About

This blog began with a six-month journey overseas, part holiday, mostly research and a blog seemed a good way to write and reflect. As happens with travel, grand plans are often shaken down to something more modest. The day-to-day business  of negotiating language and new places took over and I didn’t post as often as I’d hoped, but now I’m home, I’ll keep on going. I’m a reader and a writer, so most things have a literary edge for me.

I’ve spent much time and energy teaching creative writing and all kinds of English literature at university, with a special interest in medieval literature, but now I’ve moved on to focus on what I had always wanted to do — writing. My poems and short stories have been published in the usual places, and I have a book of poetry, i painted unafraid, published by Wakefield Press and Adelaide’s wonderful Friendly Street Poets. A short play, ‘Artemisia’, about the remarkable Artemisia Gentileschi, has been performed at Adelaide Fringe, and at the Sydney and Melbourne Short+Sweet Festival. My novel The Anchoress won the Varuna LitLink NSW Byron Bay Unpublished Manuscript Award in 2010 and, in a slightly revised incarnation, will be published by Fourth Estate, Australia; Faber, UK; Farrer, Straus & Giroux, USA, and Gallimard /Denoel in France. But not until March 2015 … so I am learning patience. My PhD thesis is a study of the story of St Margaret of Antioch, patron saint of childbirth, who was swallowed by a dragon and burst out its back, proclaiming herself a hero. It has been published as Three Methods for Reading the Thirteenth-Century Seinte Marherete, by Mellen Press; it’s academic writing, about female virginity and agency, and is actually more interesting than the title might suggest!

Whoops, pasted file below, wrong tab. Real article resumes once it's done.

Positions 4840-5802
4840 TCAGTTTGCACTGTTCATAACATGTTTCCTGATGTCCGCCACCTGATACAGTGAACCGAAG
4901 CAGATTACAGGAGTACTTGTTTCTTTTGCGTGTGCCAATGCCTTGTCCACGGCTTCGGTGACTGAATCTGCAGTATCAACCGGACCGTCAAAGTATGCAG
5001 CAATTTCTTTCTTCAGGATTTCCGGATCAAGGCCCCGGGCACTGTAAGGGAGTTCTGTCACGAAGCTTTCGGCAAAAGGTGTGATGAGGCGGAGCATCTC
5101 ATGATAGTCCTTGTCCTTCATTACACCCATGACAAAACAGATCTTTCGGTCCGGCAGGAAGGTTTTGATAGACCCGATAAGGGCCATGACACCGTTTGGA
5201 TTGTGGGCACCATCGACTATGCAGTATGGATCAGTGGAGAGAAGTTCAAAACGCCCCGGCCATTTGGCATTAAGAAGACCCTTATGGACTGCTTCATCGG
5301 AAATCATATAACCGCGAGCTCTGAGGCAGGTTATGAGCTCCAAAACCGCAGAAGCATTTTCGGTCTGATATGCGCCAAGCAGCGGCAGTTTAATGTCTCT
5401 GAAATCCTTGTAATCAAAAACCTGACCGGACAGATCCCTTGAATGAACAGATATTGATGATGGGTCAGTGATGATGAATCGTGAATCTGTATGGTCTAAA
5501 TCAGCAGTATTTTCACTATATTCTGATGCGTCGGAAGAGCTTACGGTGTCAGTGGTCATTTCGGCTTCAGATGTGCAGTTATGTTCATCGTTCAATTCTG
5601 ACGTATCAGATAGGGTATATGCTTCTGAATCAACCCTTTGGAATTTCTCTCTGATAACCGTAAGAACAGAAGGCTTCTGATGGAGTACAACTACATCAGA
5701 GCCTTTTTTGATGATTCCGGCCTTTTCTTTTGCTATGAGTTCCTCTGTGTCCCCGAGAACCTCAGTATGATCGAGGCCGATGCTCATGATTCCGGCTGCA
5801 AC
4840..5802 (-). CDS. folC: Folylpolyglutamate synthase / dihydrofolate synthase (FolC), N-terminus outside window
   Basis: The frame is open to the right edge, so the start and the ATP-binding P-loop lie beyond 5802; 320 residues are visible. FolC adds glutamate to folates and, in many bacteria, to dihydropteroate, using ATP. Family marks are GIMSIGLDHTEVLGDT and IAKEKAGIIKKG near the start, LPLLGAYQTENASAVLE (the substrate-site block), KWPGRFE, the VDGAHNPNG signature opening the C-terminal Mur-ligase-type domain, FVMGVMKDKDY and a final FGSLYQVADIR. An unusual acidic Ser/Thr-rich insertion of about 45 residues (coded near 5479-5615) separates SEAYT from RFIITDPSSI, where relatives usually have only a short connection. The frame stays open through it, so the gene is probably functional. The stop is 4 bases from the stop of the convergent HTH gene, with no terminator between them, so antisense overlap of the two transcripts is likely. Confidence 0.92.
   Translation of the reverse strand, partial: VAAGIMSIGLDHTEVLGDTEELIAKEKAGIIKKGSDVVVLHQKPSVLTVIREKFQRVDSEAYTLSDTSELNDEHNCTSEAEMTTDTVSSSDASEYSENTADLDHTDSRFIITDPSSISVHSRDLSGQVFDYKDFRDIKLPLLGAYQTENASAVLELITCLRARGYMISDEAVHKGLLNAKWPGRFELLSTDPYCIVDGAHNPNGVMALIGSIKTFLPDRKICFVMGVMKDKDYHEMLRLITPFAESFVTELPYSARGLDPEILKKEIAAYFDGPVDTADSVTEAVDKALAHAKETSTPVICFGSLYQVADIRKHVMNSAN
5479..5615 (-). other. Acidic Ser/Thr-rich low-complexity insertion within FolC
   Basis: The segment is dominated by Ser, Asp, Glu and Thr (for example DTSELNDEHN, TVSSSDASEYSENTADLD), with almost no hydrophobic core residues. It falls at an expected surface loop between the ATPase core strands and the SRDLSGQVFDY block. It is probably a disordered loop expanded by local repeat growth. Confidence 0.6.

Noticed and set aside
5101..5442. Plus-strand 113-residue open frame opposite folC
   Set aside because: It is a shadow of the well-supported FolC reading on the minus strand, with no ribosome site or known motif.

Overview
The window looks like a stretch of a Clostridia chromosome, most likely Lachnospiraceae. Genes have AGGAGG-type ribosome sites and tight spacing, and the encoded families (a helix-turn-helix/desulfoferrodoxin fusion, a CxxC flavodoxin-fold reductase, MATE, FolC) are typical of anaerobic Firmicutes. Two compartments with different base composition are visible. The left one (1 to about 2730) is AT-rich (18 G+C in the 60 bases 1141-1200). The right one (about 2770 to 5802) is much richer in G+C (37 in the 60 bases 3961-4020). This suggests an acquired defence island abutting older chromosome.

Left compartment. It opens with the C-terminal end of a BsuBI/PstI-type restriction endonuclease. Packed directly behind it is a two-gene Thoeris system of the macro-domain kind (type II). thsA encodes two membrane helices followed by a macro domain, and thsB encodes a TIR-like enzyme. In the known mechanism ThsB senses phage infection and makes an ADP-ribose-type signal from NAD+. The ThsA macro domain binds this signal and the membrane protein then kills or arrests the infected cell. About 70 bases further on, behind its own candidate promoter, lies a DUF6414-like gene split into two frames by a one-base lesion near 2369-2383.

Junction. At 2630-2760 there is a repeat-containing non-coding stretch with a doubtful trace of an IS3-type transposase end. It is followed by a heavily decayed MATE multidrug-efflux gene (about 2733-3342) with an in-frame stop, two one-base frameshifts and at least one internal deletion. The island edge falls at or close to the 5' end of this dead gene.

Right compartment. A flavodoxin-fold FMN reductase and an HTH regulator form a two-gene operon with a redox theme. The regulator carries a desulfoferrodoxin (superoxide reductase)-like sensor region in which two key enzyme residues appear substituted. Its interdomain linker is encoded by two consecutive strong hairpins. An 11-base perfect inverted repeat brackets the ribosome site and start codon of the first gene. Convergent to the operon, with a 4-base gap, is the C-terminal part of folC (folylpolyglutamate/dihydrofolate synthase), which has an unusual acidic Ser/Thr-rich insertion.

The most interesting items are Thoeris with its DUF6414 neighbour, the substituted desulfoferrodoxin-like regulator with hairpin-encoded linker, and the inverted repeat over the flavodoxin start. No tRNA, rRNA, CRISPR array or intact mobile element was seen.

I live in the country outside Canberra. A lovely man, two dogs, two alpacas, four chooks and a host of birdlife keep me company.

‘Write in pencil only’ because nothing is ever final or certain or right.

 

11 comments on “About

  1. Maeve castles says:

    Thanks Robyn, will look on with interest! I like the idea of the pencil, as our typing is also changeable but lacks that tactile element. And the memory of skin..Babette Rothschild wrote a book The Body Remembers, re trauma therapy but why not for other experiences as well? Thank you for ideas to ponder. I look forward to some Greece-inspired moments. Is the light remarkable? Maeve xx

  2. Thanks for the thoughts about skin, Maeve. I wish I wrote in pencil more often, but I seem to be caught into this computer thing! and yes, the light is wonderful, especially near the sea. And the weather is hot, each day, clear sky, warm nights, hardly any clouds. Beautiful in the evening.

  3. It would be great if you had a subscribe by email option as well as the follow one, Robyn. I tend to forget to check the reader but I always see my emails!